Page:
The final essay (VII) returns to the theme of consumptive and productive water use and takes a close look at the role of aqueducts. Although the aqueducts seem to many modern viewers to epitomize Roman pragmatism, in actual fact they were astronomically expensive to construct, gave much of their supply to extravagant public fountains and baths rather than productive uses, and in many cases significantly postdate a city s main phases of expansion. This form of consumptive use of water did not create the prosperity of a city or region, but instead acted as a conspicuous symbol of the success a city had already achieved.

Despite its origin as a collection of reprinted essays, this compendium forms a coherent volume. On the whole, the essays work fairly well together, though there is a certain amount of repetition within the articles and some odd sequences of information resulting from the thematic rather than chronological arrangement of the papers within the book. Where a conventional book would have an introduction and a conclusion, this compendium commences with a brief new introduction by Shaw (1994), followed by a manifesto on the types of archaeological information available and the ways in which the historian can use such information (essay I). The final essay (VI), which also happens to be the most recent, works fairly well in place of a summary chapter, although it does not touch much on the questions of climatic change or the so-called introduction of the camel by the Romans. The essays remain in their original and varied typesets, and retain their original pagination. There is not new pagination for the book. An index has fortunately been provided, and entries cite the essay number and page number for each reference.

Over two decades, Brent Shaw has contributed enormously to our understanding of ancient North Africa and the present volume will make his papers, many of them influential , more accessible to students and to a wider audience.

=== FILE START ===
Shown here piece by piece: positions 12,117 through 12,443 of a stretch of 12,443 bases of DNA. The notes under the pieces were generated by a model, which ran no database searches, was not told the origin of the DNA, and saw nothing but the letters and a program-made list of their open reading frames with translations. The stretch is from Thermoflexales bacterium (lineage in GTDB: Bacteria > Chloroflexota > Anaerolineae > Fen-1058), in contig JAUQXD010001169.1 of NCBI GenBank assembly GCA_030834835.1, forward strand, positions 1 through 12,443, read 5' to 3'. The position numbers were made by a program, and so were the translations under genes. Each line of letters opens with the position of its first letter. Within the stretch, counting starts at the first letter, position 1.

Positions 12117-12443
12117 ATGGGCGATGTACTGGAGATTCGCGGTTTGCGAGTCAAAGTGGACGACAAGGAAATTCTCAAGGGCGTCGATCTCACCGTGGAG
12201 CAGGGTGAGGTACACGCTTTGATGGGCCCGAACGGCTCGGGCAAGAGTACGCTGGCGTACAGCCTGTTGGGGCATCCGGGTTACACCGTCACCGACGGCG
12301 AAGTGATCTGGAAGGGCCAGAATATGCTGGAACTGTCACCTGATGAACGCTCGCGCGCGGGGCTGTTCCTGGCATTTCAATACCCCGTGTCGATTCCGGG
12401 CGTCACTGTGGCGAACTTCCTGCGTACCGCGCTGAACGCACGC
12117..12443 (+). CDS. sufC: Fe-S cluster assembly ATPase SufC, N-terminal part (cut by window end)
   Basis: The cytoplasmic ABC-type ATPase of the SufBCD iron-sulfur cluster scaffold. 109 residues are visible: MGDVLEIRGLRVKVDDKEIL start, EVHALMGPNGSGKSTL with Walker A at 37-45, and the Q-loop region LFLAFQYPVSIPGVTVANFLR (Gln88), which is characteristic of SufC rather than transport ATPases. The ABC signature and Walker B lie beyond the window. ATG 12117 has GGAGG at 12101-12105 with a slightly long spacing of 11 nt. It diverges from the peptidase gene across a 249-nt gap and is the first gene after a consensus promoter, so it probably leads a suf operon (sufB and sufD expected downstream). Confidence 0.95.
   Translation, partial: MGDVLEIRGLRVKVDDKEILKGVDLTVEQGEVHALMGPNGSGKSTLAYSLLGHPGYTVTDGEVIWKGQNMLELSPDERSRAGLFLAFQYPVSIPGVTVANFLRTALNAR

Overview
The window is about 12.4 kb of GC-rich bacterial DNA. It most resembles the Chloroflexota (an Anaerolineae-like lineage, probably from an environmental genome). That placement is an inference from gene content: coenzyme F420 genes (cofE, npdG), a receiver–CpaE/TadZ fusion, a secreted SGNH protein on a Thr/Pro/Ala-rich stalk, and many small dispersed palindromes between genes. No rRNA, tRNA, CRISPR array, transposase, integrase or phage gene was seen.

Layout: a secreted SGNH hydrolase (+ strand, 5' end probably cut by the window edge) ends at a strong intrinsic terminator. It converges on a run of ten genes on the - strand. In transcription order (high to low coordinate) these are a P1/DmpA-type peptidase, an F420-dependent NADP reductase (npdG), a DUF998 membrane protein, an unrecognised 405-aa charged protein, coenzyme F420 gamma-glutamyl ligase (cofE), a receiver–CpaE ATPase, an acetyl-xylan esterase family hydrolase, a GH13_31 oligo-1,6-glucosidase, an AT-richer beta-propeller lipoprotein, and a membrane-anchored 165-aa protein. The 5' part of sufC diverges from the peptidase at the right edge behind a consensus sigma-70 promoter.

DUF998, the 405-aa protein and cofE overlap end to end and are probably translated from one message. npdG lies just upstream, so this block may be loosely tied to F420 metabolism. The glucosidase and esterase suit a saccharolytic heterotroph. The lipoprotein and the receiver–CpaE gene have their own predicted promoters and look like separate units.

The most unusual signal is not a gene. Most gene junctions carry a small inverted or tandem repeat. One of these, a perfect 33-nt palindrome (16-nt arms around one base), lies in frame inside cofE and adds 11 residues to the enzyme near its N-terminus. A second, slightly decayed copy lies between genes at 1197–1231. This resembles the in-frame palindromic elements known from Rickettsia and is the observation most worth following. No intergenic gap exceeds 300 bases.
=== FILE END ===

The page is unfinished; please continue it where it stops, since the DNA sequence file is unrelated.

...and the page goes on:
References cited:

Ben Lazreg, N., and D. J. Mattingly, eds.


1992. Leptiminus (Lamta): A Roman Port Town in Tunisia. Report No. 1. Journal of Roman
Archaeology Supplementary Series 4. Ann Arbor.

Bonifay, M., A. Oueslati, R. Paskoff, H. Slim, and P. Trousset.


1992. Programme Tuniso-Français d Étude du Littoral de la Tunisie: Bilan des Travaux 1987 - 1990. Bulletin des Travaux de l Institut National du Patrimoine, Comptes Rendus (Fascicule 5. Janvier-Juin 1990): 95-116.

Chelbi, F., R. Paskoff, and P. Trousset.


1995. La Baie d Utique et Son Évolution Depuis l Antiquité: Une Réévaluation Géoarchéologique. Antiquités Africaines 31: 7-51.

Dietz, S., L. Ladjimi Sebai, and H. Ben Hassen, eds.


1995. Africa Proconsularis: Regional Studies in the Segermes Valley of Northern Tunisia. 2 vols. Copenhagen.

Hitchner, R. B.


1990. The Kasserine Archaeological Survey, 1987. Antiquités Africaines 26: 231-60.

Mattingly, D. J


1995. Tripolitania. London: Thames and Hudson.

Mattingly, D. J., and R. B. Hitchner.


1995. Roman Africa: An Archaeological Review. Journal of Roman Studies 85: 165-213.

Peacock, D. P. S., F. Bejaoui, and N. Ben Lazreg.


1990. Roman Pottery Production in Central Tunisia. Journal of Roman Archaeology 3: 59-84.